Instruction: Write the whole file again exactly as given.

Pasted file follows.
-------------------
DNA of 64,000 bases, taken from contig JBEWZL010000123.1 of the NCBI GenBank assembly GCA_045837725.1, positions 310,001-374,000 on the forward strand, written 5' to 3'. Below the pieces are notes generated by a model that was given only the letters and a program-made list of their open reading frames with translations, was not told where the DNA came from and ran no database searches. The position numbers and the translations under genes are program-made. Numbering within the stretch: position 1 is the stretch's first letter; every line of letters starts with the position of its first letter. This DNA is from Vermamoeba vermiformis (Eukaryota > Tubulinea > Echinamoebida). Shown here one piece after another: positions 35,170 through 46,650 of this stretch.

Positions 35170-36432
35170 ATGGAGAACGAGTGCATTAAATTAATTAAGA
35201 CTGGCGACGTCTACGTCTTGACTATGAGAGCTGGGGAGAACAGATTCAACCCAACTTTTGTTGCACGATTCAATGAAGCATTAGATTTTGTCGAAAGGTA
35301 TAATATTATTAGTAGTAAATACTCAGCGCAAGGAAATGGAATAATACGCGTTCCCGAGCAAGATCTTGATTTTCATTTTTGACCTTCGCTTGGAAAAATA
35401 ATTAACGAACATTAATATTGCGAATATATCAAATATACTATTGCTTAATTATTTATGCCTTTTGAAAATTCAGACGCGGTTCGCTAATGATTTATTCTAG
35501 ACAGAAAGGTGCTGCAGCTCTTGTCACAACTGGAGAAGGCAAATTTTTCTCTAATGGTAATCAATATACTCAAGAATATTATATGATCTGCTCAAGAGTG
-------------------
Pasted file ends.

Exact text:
DNA of 64,000 bases, taken from contig JBEWZL010000123.1 of the NCBI GenBank assembly GCA_045837725.1, positions 310,001-374,000 on the forward strand, written 5' to 3'. Below the pieces are notes generated by a model that was given only the letters and a program-made list of their open reading frames with translations, was not told where the DNA came from and ran no database searches. The position numbers and the translations under genes are program-made. Numbering within the stretch: position 1 is the stretch's first letter; every line of letters starts with the position of its first letter. This DNA is from Vermamoeba vermiformis (Eukaryota > Tubulinea > Echinamoebida). Shown here one piece after another: positions 35,170 through 46,650 of this stretch.

Positions 35170-36432
35170 ATGGAGAACGAGTGCATTAAATTAATTAAGA
35201 CTGGCGACGTCTACGTCTTGACTATGAGAGCTGGGGAGAACAGATTCAACCCAACTTTTGTTGCACGATTCAATGAAGCATTAGATTTTGTCGAAAGGTA
35301 TAATATTATTAGTAGTAAATACTCAGCGCAAGGAAATGGAATAATACGCGTTCCCGAGCAAGATCTTGATTTTCATTTTTGACCTTCGCTTGGAAAAATA
35401 ATTAACGAACATTAATATTGCGAATATATCAAATATACTATTGCTTAATTATTTATGCCTTTTGAAAATTCAGACGCGGTTCGCTAATGATTTATTCTAG
35501 ACAGAAAGGTGCTGCAGCTCTTGTCACAACTGGAGAAGGCAAATTTTTCTCTAATGGTAATCAATATACTCAAGAATATTATATGATCTGCTCAAGAGTG